There is no believing a liar, even when he speaks the truth.

Yn Moddey as yn Scadoo

The Dog and the Shadow

Va moddey, goll harrish droghad, va tessyn er strooan, lesh cramman dy eill ayns e veeal honnick eh yn scadoo echey hene ayns yn ushtey as goaill eh eh dy ve moddey elley lesh cramman foddey smoo. Er-y-fa-shen chur eh ny raad da'n cramman echey hene as lesh eulys ren eh soiagh yn moddey elley dy ghoaill yn cramman mooar voish. My shoh ren eh coayl yn daa cramman: shen ren eh greimmey ayns yn ushtey, er yn oyr cha row eh agh scadoo ; as yn cramman hene, er yn oyr dy ren yn trooan sceabey eh er-sooyl. A dog, crossing a bridge over a stream, with a piece of flesh in his mouth, saw his own shadow in the water, and took it to be another dog with a piece of meat double his own in size. He therefore let go his own, and fiercely attacked the other dog, to get his larger piece from him. He thus lost both: that which he grasped at in the water, because it was a shadow ; and his own, because the stream swept it away.

Yn Moddey ayns y Vanjoor

The Dog in the Manger

Va moddey ny lhie ayns manjoor, as liorish e ghyrnal as scryssey lhiettal ny dew voish gee yn traagh currit ayns shen daue.
"Cre'n moddey pirreogagh!" dooyrt fer jeu rish e chumraagyn. "Cha vod eh gee yn traagh eh-hene, ny-yei t'eh gobbal dy chur dauesyn dy ee."
A dog was lying in a manger, and by his growling and snapping preventing the oxen from eating the hay put there for them.
"What a selfish dog!" said one of them to his comrades. "He cannot eat the hay himself, and yet he refuses to allow us to eat it."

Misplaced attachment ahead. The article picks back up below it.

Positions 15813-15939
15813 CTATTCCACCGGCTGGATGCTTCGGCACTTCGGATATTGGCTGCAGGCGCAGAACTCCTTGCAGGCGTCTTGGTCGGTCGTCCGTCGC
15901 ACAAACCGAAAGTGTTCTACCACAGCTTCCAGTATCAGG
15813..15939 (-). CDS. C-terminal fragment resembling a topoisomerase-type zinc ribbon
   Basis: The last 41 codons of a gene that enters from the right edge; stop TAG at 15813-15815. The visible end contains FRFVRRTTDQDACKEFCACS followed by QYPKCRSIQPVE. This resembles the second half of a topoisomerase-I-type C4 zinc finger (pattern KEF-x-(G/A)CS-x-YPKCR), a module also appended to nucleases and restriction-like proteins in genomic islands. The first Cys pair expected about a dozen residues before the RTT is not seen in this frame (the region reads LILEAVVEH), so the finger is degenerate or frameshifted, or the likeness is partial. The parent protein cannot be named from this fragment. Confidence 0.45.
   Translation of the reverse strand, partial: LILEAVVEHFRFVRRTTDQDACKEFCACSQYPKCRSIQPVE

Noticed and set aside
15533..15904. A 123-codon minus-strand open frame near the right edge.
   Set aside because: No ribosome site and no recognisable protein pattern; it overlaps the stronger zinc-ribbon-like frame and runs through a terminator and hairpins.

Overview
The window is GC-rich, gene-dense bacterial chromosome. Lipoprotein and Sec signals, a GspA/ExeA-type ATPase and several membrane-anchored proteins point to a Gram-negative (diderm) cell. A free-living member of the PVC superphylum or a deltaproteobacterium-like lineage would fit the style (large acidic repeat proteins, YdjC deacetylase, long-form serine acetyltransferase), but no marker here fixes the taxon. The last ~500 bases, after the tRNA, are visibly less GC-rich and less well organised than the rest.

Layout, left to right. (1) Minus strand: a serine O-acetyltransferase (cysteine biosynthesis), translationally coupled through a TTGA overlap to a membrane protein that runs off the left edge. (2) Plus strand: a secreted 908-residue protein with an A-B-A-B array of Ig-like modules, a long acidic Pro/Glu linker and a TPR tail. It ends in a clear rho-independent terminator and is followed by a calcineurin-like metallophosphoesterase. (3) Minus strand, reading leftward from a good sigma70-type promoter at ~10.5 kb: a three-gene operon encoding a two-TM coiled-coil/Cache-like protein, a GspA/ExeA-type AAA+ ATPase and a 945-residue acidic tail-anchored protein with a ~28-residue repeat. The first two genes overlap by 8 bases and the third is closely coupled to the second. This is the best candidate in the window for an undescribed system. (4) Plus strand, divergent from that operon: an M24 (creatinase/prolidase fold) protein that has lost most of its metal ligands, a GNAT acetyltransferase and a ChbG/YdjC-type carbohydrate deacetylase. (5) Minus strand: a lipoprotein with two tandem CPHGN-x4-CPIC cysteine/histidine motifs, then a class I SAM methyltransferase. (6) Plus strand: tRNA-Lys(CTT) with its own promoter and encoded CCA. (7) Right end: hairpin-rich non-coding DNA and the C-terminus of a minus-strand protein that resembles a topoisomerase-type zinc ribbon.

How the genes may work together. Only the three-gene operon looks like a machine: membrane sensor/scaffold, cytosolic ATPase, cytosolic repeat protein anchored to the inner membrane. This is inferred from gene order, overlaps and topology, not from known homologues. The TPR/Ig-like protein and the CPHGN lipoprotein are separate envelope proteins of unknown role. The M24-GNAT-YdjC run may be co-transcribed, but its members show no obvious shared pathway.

Yn Mwaagh as yn Tortoise

The Hare and the Tortoise

Va mwaagh un laa jannoo faghid jeh tortoise son e cassyn giarey as e chesmad moal lhiastey lhiastey litcheragh. Ren yn tortoise gearagh, as dooyrt eh, "Ga dy vel shiuish cha bieau as yn gheay nee'ms roie meriu ayns choorse liauyr." Yn mwaagh coontey ny goan echey myr fardailys, ny-yeah ren eh choard dy roie, as dy row yn shynnagh dy hoiaghey magh yn raad as yn roie. Gow ad toshiaght dy roie cooidjagh. Hie yn tortoise, fegooish un tullagh dy ea, cha tappee as oddagh ee. Yn mwaagh treishteil ayns yn skibbyltys e ghooghys, cha ren eh chur scanch er, agh lhie eh sheese ergerrey da'n raad mastey faiyr as ren eh cadley son traa liauyr. Ec yn jerrey ren eh dooisht seose, as roie lesh ooilley e niart, agh honnick eh yn tortoise ec y kione jerrey saveenagh dy gerjoilagh lurg e tooilleil. A hare one day was making fun of a tortoise for her short feet and slow pace. The tortoise, laughing, said "Though you be as swift as the wind, I will run with you in a long race." The hare, deeming her words simply impossible, nevertheless agreed to run, and they agreed that the fox should choose the course and fix the goal. On the day appointed for the race, they started together. The tortoise never for a moment stopped, but went as fast as she could. The hare, trusting to the swiftness of his nature, cared little about the race, but lay down by the wayside among some grass, and slept for a long time. At last, waking up and moving as fast as he could, he saw the tortoise at the goal, dozing comfortably after her fatigue.

Yn Tortoise as yn Urley

The Tortoise and the Eagle